Once makeup was worn on knees, it took some effort to make them even more outrageous. Read about the rise and fall of decorated knees (with plenty of pictures) at Messy Nessy Chic.


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Evidence Of Past Life On Mars Might Have Been Erased

A new NASA study has concluded that evidence for ancient Martians may have been scrubbed from the planet. Thanks to the agency’s Curiosity rover, experts have found a former lake that was made when an asteroid struck the planet billions of years ago. The clay around the lake is excellent for storing microbial fossils! However, upon examination of the samples taken by the rover, researchers found that one patch contained only half the expected amount of clay minerals, but held a great amount of iron oxides (which give Mars its reddish hue): 

The team believes the culprit behind this geological disappearing act is brine: supersalty water that leaked into the mineral-rich clay layers and destabilized them, flushing them away and wiping patches of both the geological — and possibly even the biological — record clean.
"We used to think that once these layers of clay minerals formed at the bottom of the lake in Gale Crater, they stayed that way, preserving the moment in time they formed for billions of years," study lead author Tom Bristow, a researcher at NASA's Ames Research Center in Mountain View, California, said in a statement. "But later brines broke down these clay minerals in some places — essentially resetting the rock record."

Image credit: NASA/JPL-Caltech/UArizona


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Designing Less Addictive Opioids

Whenever we confront the problem of opioid addiction, the response is to restrict their use in one way or another. However, opioids are currently the world's best pain relievers. Restricting their use hurts patients who deal with severe or chronic pain from conditions that cannot be immediately fixed. At the same time, offering opioids to relieve the pain often turns the patient into an addict. Short of finding a better pain reliever, the best option science can offer is to turn opioids into something non-addictive. And scientists are working on that.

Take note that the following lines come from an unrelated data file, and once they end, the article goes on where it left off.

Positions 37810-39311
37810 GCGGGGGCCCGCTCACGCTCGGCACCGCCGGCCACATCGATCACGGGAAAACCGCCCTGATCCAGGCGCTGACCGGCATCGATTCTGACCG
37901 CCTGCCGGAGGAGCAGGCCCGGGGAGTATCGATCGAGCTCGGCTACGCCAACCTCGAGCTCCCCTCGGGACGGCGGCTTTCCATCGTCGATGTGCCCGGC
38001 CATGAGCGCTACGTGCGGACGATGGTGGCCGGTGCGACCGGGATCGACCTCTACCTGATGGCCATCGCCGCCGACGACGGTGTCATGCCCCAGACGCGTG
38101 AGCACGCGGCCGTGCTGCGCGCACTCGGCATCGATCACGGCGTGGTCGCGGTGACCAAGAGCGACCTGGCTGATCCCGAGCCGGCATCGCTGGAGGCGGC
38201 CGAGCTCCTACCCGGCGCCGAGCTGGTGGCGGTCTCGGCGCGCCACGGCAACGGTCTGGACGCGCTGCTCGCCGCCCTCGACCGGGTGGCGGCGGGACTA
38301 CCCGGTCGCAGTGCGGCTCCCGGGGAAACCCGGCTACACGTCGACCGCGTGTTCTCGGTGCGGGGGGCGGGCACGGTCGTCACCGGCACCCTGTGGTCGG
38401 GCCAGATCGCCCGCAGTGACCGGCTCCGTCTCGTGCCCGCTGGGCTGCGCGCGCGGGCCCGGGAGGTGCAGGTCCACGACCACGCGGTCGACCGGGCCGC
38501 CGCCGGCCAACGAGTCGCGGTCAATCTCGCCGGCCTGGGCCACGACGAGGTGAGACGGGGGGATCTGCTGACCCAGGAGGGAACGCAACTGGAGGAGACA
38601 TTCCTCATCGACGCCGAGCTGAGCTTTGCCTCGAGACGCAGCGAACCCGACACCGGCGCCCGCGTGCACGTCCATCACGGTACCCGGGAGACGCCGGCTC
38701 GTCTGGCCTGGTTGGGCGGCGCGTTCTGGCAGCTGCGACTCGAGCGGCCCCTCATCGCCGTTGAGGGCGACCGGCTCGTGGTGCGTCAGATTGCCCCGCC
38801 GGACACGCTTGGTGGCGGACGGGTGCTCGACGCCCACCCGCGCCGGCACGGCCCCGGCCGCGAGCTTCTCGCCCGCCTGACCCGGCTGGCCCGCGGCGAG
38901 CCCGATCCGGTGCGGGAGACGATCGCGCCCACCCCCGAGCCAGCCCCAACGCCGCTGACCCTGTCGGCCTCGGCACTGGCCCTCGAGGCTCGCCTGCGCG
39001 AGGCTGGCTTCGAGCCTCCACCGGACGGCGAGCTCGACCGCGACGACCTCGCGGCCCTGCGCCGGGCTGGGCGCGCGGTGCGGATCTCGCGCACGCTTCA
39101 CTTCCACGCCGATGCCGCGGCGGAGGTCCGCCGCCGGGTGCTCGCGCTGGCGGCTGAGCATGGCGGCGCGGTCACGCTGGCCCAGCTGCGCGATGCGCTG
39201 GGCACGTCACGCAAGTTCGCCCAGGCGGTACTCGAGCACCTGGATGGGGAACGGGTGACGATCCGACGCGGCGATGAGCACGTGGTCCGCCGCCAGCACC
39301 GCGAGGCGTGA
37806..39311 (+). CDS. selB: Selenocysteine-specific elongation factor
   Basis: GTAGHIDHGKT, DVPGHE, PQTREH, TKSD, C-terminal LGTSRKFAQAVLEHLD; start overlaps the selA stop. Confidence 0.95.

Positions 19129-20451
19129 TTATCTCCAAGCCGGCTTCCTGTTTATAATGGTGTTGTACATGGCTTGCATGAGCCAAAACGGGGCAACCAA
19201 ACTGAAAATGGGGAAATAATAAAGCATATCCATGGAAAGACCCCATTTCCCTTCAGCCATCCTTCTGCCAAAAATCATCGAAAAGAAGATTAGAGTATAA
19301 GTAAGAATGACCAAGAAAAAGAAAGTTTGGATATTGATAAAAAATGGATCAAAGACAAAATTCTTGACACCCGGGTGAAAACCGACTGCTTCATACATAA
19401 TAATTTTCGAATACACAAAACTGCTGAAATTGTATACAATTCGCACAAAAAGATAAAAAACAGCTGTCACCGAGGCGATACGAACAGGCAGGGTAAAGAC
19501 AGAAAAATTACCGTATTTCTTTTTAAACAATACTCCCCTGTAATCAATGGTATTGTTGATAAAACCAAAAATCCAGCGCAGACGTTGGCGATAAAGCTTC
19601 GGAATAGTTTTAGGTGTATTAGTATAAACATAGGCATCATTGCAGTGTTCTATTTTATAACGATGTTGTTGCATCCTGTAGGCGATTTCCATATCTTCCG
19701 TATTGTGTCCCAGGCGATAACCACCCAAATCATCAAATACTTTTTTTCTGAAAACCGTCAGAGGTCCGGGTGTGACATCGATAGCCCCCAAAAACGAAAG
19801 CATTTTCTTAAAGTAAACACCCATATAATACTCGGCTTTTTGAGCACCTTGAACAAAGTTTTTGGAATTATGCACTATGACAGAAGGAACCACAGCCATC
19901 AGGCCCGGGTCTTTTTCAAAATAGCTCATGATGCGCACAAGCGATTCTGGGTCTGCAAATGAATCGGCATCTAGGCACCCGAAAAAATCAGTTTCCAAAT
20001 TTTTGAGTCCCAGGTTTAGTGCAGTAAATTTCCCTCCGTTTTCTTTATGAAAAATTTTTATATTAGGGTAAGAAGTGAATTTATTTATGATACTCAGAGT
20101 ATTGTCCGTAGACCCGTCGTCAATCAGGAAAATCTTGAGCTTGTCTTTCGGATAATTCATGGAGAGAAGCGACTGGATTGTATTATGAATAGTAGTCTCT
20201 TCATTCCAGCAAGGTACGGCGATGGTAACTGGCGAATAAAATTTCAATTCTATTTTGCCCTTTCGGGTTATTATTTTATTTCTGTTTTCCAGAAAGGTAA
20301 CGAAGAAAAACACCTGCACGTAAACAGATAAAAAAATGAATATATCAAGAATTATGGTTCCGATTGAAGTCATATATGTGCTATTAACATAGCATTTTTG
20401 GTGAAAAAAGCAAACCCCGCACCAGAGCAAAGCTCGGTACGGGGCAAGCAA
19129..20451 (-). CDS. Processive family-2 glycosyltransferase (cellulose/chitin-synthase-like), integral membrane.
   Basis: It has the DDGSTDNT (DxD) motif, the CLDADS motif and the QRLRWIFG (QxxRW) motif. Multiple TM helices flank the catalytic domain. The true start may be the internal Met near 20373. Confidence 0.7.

Many of the addictive qualities of opioids are due to the feelings of calm and euphoria they induce in the brain. For conditions like arthritis and wound and postoperative pain, however, these drugs need to target only the diseased or injured areas of the body to provide pain relief. The question researchers face is whether it’s possible to limit the effect of opioids to specific areas of the body without affecting the brain.

One recently proposed solution focuses on the acidity difference between injured and healthy tissue. Injured tissue is more acidic than healthy tissue due to a process known as acidosis, where lactic acid and other acidic byproducts produced by damaged tissue collect. This means that an opioid could potentially be altered to be positively charged and active only in injured tissue, while staying neutral and inactive in normal tissue. The drug would be biochemically active only at a higher acidity level than found in healthy tissue.

Read more about this research and its potential at The Conversation. -via Damn Interesting

(Image credit: Vaprotan)